From: ENN Staff
Published January 3, 2014 08:15 AM

Catching Weevils with Different Colored Traps

The weevil is a type of beetle that is known for damaging crops. Whether they damage stored grain or dried food products, or attack cotton crops, the many types of weevils can cause problems for farmers and consumers alike.

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In an effort to develop more eco-friendly control methods for the weevil, researches have discovered that different colored traps attract more sweet potato weevils than other colors.

In a study conducted by Gadi V.P. Reddy, entomologist/ecologist at Montana State University and his collaborators from the University of Guam, researchers discovered the relationship between colors and trap effectiveness while developing a trapping system for the sweet potato weevil.

First, researchers used a variety of traps that used pheromones to attract the insects with each trap being a different color.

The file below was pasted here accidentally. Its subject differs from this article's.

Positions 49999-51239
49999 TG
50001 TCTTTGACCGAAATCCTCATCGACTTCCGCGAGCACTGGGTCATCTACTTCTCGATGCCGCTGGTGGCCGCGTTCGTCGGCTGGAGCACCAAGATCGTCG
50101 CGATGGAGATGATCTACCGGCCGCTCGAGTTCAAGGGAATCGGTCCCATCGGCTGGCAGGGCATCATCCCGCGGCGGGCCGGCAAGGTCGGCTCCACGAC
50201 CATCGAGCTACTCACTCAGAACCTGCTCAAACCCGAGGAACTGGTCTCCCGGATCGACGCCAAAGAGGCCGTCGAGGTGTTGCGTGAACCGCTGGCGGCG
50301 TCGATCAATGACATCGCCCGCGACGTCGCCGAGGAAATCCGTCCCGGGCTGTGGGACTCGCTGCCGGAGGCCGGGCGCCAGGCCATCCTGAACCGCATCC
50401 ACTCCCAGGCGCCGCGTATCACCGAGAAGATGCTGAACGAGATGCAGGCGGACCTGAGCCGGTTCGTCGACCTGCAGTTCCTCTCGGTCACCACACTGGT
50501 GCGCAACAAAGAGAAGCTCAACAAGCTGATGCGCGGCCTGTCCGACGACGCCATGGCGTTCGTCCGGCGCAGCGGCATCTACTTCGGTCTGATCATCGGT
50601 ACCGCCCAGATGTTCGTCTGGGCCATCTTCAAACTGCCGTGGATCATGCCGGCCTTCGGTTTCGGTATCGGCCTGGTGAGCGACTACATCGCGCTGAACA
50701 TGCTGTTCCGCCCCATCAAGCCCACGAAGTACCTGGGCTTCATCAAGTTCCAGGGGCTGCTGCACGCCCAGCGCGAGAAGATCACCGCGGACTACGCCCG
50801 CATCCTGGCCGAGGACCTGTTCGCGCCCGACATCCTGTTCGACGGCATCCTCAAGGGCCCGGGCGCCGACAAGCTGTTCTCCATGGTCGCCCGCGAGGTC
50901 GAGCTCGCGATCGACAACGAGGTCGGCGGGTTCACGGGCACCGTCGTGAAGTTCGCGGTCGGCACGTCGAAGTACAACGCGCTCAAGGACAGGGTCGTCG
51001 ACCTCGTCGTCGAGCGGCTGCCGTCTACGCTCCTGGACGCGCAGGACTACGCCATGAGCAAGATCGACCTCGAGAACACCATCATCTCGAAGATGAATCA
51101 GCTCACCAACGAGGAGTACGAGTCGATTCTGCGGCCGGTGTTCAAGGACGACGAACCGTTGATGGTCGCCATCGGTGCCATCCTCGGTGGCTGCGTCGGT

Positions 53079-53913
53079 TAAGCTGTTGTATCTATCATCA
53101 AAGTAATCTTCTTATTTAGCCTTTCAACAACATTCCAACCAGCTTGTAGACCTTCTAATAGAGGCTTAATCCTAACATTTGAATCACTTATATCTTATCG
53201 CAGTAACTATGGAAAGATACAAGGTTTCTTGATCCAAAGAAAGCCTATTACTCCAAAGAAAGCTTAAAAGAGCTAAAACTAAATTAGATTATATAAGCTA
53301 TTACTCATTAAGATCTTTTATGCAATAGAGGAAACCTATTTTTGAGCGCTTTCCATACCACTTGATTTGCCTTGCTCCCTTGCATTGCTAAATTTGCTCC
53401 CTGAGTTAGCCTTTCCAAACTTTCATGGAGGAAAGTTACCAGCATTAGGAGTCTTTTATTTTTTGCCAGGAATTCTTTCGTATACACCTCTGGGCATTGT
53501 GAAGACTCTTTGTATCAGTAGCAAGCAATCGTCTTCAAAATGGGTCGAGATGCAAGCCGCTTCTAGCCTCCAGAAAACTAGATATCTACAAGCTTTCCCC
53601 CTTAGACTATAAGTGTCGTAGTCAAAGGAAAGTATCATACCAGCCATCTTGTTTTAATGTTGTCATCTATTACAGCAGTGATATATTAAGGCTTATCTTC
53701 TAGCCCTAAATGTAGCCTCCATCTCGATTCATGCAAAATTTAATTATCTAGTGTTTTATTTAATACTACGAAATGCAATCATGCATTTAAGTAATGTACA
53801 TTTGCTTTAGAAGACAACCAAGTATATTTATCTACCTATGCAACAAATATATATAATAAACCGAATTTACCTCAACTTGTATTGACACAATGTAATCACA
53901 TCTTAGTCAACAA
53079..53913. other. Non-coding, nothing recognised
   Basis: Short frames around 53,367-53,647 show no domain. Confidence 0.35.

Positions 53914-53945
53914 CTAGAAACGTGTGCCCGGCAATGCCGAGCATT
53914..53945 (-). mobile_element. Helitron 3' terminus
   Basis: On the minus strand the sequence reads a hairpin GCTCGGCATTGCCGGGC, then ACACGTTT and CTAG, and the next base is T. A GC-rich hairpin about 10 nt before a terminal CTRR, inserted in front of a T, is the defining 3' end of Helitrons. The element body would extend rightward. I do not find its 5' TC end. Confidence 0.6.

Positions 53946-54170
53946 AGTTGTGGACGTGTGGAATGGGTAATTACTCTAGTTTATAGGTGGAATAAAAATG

So what color trap caught the most sweet potato weevils?

The scientists discovered that red traps are best when the weevils are outdoors and green traps are most effective when sweet potato weevils are inside warehouses, greenhouses or other covered spaces. With or without pheromone lures, green traps caught significantly more adult sweet potato weevils than traps of any other color.

The scientists don't know why color makes a difference, but they will pursue that question in future studies, Reddy said, noting that insects use chromatic cues to identify colors. 

Sweet potatoes are grown in the southern United States, Guam, Hawaii, China and many other areas of the world. The sweet potato weevil, Cylas formicarius, is one of the most serious insects causing damage to sweet-potatoes in the world and without proper and effective control, weevil populations are likely to cause a huge or complete loss of sweet potato production in sweet potato growing areas.

The researchers conclude in their paper that although some control methods are effective, toxic pesticides applications are detrimental and damaging to our environment. Understanding how different color traps attract weevils may be key in controlling weevil populations.

Read more at Montana State University.

Weevil image via Shutterstock.

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